Suck on this: Guardian staff reviews aphrodisiac lollipops

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Locally-made Pandora's Pops (shown here in the chocolate-covered incarnation): your V-Day jumpstart?

Hey Valentines. Did you need a libido boost to buoy you through this week of boner-killing commercialized love-things? Meet Pandora's Pops, then, a little venture headed up by Jena Chambers, a body worker who once ran a massage school and clinic in Asheville, North Carolina for six years. Chambers recently launched a Kickstarter to fund large-scale production of her pops, which are vegan, organic, herbal -- all the things.

They also purport to give you feelings. Our focus was on Pandora's aphrodisiac pops, since V-Day approaches and Chambers' brand ambassador Mary Lollipoppins will be flitting about town distributing them. The line also includes mental stimulant pops, pops to help you quit smoking, pops to calm you down, and more.

How well do they work? The pops were thrust into the hands of Guardian staffers last weekend. Results are as follows: 

I'm going to give this one a solid "didn't hurt." Despite my bachelor's degree in sociology I created a totally flawed sex pop experimental design: I ate my "Hot Professor" pop an hour before meeting a date for which no additional stimulant was needed. Did I giggle at his French dialetic thought jokes because of my pop's unique herbal blend? Was Pandora responsible for the way I tolerated my companion's meandering anecdotes or the effusiveness with which I cooed over his station wagon? Maybe? At any rate, unlike the other reviewers I thought my professor pop tasted dreamy (not too sweet, spicy, imparting the distinct sensation that I was eating something not free of nutritional value.) I'd do it again. Um, eat a Pandora Pop I mean.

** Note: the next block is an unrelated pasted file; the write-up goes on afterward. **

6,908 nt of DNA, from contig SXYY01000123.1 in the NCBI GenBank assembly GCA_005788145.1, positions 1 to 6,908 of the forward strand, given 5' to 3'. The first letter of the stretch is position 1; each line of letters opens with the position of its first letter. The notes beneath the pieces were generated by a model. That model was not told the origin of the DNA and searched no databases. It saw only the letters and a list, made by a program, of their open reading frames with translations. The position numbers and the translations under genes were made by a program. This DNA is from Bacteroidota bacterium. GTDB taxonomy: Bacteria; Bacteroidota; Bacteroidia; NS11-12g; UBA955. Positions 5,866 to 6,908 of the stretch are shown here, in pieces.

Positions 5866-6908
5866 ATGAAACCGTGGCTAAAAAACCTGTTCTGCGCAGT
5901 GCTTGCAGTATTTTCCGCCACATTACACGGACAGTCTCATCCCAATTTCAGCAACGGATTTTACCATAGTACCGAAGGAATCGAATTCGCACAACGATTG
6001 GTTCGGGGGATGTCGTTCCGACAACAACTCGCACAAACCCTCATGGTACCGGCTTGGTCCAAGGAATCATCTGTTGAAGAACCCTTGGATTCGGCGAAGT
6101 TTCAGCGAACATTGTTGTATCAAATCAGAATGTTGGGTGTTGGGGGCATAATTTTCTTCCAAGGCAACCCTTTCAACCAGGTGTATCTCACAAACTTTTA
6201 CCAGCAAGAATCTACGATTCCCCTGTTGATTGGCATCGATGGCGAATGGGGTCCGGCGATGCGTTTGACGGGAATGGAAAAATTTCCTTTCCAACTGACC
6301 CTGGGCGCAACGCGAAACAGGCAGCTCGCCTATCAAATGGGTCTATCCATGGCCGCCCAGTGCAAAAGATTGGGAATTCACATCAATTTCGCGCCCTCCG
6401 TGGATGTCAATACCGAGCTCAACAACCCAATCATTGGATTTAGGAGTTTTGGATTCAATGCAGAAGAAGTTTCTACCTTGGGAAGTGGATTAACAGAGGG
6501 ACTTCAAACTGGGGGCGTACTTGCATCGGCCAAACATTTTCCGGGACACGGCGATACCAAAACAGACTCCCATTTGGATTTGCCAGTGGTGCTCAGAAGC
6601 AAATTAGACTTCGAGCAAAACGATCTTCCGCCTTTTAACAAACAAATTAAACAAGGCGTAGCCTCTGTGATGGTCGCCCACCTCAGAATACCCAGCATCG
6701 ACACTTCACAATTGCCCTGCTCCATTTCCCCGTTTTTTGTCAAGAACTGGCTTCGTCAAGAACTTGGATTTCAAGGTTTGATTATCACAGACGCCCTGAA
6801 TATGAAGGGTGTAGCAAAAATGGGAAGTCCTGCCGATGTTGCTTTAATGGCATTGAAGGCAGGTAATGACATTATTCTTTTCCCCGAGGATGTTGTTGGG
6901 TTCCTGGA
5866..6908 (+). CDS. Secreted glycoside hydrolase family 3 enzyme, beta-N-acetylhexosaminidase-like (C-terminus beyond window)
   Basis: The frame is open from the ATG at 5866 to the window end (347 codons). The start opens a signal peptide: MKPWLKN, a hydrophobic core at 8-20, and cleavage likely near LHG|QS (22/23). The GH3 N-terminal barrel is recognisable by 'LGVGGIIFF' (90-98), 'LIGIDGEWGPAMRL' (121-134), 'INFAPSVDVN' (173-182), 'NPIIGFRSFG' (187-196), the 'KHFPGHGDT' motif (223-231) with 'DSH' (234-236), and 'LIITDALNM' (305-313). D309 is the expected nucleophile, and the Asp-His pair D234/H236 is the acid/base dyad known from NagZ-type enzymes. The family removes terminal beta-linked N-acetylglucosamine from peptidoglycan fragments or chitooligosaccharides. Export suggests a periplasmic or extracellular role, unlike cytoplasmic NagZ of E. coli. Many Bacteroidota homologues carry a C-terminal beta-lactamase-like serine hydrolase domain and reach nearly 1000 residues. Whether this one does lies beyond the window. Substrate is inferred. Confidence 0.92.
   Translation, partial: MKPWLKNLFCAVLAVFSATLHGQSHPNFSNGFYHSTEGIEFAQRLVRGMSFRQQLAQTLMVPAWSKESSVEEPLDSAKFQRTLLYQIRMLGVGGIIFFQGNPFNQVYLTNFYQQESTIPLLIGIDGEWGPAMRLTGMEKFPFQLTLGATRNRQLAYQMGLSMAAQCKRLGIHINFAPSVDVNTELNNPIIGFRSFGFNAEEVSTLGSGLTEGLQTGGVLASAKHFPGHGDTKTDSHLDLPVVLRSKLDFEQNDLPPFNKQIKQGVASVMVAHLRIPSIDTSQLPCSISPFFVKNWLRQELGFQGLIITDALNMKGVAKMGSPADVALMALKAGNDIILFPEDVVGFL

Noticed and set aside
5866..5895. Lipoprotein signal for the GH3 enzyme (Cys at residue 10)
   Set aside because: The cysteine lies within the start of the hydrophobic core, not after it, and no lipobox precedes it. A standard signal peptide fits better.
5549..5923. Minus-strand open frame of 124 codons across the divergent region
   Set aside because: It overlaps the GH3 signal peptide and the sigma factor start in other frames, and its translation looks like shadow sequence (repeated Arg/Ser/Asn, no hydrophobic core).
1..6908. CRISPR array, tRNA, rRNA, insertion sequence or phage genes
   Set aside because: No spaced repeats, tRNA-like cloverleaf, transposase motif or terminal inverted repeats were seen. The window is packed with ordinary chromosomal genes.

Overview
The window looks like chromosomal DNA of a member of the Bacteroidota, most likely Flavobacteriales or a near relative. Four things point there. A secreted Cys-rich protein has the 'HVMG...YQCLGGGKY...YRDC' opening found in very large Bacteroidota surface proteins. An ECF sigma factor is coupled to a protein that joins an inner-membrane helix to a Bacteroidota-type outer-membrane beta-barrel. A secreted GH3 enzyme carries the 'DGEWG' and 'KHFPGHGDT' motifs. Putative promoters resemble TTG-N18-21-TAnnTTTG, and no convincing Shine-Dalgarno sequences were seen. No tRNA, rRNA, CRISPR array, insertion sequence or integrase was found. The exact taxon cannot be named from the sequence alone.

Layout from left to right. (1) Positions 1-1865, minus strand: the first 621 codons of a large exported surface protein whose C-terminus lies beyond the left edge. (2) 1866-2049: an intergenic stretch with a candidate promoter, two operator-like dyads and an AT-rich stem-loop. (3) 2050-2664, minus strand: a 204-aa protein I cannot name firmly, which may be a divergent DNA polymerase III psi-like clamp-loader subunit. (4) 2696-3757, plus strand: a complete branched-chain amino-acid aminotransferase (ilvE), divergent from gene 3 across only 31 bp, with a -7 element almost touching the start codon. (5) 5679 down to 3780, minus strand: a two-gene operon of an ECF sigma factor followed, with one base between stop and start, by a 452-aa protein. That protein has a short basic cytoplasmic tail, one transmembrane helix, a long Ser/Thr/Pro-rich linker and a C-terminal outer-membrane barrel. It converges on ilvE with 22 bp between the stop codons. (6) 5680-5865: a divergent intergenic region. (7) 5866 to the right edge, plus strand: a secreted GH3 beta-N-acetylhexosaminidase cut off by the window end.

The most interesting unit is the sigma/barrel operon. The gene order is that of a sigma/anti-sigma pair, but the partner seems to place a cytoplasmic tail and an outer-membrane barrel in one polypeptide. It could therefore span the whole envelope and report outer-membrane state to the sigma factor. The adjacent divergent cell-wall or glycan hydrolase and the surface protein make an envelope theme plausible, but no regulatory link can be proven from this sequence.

Maybe I'm biased because I met Chambers when she brought the pops by the office and she is adorable: 

See?

Anyway, onto the Guardian staff peanut gallery:

I had the "Nurse Ginger" pop, which tasted OK but mildly reminiscent of potpourri. It felt a bit tingly on the tongue, but didn't seem to have any effect on my libido.

-- Emily Savage, music editor

When I heard that Pandora’s Pops would “amplify [my] natural, magnetic pheromones,” I thought: goodie. I can smell even stronger. How sexy will that be? Will my partner even notice over the odor of the dog and the unwashed laundry and the teenagers who don’t seem to understand the meaning of “regular showers?” What the hell; can’t hurt.

Except that: Gross.

The website described my “Flight Attendant” lollipop as “cinammon and exotic/familiar spice.” Actually, tasted like stinky socks. And I can give you all a basic dating tip: Nobody wants to kiss you when your mouth tastes like stinky socks. Trust me -- I tried.

-- Tim Redmond, executive editor

To put it simply: whiskey trumps aphrodisiac lollipops. I took one lick of my "Juicy Rose" pop and and half expected to turn into a lovesick puppy –- heart-shaped pupils and all. Sadly it seems any potential fireworks were masked by the stronger effects of multiple whiskey sours. But not all was lost -– my heart-shaped treat was defeated by alcohol but it still worked great both as a breath mint and a conversation piece.

-- Cortney Clift, editorial intern

So perhaps Pandora's Pops were too delicately herbal to stoke the fires of hardened journalist-folks. Perhaps your sweetie is more easily-influenced? Or just really into sucking on hearts.